Top of page

Article Italy: State of Emergency over Tunisian Refugees

(Feb. 22, 2011) Italy has declared a state of emergency following the arrival, within five days, of 5,000 refugees from Tunisia on the small Italian island of Lampedusa, which is just 60 miles from Tunisia in the Mediterranean Sea. A center for receiving migrants has been re-opened on the island, but it is already overcrowded. The wave of people from the North African nation followed the January 14, 2011, fall of Tunisia's leader. The sea between Tunisia and the island is now under extra naval patrols, and on February 13, 2011, Tunisia sent security forces into the area as well. According to the Italian Interior Minister, Roberto Maroni, the state of emergency was declared because of a fear that terrorists could have entered the country along with the other immigrants. (Italy Aching Under Tunisian Migrant Wave, UPI.COM (Feb. 14, 2011),
; Nick Pisa, Italy Declares State of Emergency over Influx of 5,000 Tunisian Immigrants, THE TELEGRAPH (Feb. 13, 2011),

As of February 17, some of the refugees had been sent on to Rome by the Italian authorities, and there was a plan to return 107 illegal immigrants from Lampedusa to Tunisia. (Italy to Repatriate 107 Tunisians: Ministry, AFP (Feb. 17, 2011), World News Connection online subscription database, Doc. No. 200902171477.1_fea2001af8d26408.)

A spokesman from Italy's Ministry of Foreign Affairs, Maurizio Massari, also commented on the need for European leaders to consider the possible threat to national security brought about by the movement of refugees from Tunisia, stating:

The influx of illegal immigrants from Tunisia needs to be dealt with utmost urgency for national security. … There is the possibility of infiltration by criminals who have escaped from prison or terrorists trying to get into Europe via our shores – that's why we need a European response. … Italy has asked for an urgent meeting with the European Council of Justice and Internal Affairs to coordinate a European response to this new emergency. (Pisa, supra.)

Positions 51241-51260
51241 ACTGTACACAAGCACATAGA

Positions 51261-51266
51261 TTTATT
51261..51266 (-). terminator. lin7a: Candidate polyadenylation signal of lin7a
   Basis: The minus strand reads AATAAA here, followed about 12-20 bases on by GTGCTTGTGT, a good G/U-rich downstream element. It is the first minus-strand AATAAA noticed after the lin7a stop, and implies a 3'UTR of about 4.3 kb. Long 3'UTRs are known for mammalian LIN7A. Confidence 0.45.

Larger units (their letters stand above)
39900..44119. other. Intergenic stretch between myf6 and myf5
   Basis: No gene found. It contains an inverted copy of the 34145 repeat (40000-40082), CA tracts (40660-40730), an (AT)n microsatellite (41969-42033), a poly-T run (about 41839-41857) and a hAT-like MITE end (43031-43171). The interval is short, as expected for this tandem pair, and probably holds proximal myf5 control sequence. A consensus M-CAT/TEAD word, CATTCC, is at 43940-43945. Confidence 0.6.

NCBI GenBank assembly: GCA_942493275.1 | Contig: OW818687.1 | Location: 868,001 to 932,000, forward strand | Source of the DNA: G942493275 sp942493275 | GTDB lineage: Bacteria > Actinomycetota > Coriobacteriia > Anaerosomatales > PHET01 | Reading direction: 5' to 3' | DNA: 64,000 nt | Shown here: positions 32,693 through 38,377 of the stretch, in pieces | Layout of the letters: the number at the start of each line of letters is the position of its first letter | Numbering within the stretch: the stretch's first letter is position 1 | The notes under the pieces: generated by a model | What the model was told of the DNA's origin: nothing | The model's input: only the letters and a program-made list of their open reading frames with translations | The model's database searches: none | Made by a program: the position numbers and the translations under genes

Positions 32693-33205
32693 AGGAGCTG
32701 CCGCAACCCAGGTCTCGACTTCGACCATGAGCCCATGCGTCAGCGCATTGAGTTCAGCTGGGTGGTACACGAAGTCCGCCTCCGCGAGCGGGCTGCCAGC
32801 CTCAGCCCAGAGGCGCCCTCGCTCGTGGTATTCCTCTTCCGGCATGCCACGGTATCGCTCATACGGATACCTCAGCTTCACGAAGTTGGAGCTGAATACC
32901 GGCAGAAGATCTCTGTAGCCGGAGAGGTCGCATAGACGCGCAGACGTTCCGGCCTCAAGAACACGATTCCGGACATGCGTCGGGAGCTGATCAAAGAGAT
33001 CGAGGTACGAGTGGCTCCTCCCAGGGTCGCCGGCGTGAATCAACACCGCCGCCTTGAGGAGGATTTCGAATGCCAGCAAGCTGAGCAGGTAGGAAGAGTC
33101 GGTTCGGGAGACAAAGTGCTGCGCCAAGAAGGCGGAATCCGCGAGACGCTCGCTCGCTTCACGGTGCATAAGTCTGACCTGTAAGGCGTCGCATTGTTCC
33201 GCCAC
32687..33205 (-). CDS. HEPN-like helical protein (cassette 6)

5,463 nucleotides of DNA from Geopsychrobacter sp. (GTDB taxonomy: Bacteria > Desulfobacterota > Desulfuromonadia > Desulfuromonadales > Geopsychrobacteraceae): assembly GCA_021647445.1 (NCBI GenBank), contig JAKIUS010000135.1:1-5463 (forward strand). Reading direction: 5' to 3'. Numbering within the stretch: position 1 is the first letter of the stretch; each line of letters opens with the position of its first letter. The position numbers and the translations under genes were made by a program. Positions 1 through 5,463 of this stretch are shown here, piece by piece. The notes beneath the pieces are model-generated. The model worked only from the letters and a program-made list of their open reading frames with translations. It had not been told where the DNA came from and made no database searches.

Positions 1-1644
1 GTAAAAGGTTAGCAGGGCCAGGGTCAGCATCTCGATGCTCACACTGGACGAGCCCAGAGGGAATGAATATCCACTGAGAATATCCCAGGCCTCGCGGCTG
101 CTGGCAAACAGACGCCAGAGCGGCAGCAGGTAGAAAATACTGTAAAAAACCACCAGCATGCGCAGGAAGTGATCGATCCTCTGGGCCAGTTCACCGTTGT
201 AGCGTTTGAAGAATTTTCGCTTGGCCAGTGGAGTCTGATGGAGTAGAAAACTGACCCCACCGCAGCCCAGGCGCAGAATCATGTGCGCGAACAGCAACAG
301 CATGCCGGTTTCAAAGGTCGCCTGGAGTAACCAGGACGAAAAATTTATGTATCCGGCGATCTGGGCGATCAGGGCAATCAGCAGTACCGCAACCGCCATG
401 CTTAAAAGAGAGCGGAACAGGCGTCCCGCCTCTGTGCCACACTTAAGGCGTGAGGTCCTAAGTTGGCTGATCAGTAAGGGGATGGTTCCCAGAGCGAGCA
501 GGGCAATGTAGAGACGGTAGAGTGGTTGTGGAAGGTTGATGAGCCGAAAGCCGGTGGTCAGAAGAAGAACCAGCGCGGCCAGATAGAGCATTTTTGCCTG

About this Item


  • Italy: State of Emergency over Tunisian Refugees

Online Format

  • web page




Article Author

Rights & Access

Publications of the Library of Congress are works of the United States Government as defined in the United States Code 17 U.S.C. §105 and therefore are not subject to copyright and are free to use and reuse.  The Library of Congress has no objection to the international use and reuse of Library U.S. Government works on These works are also available for worldwide use and reuse under CC0 1.0 Universal. 

More about Copyright and other Restrictions.

For guidance about compiling full citations consult Citing Primary Sources.

Credit Line: Law Library of Congress

Cite This Item

Citations are generated automatically from bibliographic data as a convenience, and may not be complete or accurate.

Chicago citation style:

Johnson, Constance. Italy: State of Emergency over Tunisian Refugees. 2011. Web Page.

APA citation style:

Johnson, C. (2011) Italy: State of Emergency over Tunisian Refugees. [Web Page] Retrieved from the Library of Congress,

MLA citation style:

Johnson, Constance. Italy: State of Emergency over Tunisian Refugees. 2011. Web Page. Retrieved from the Library of Congress, <>.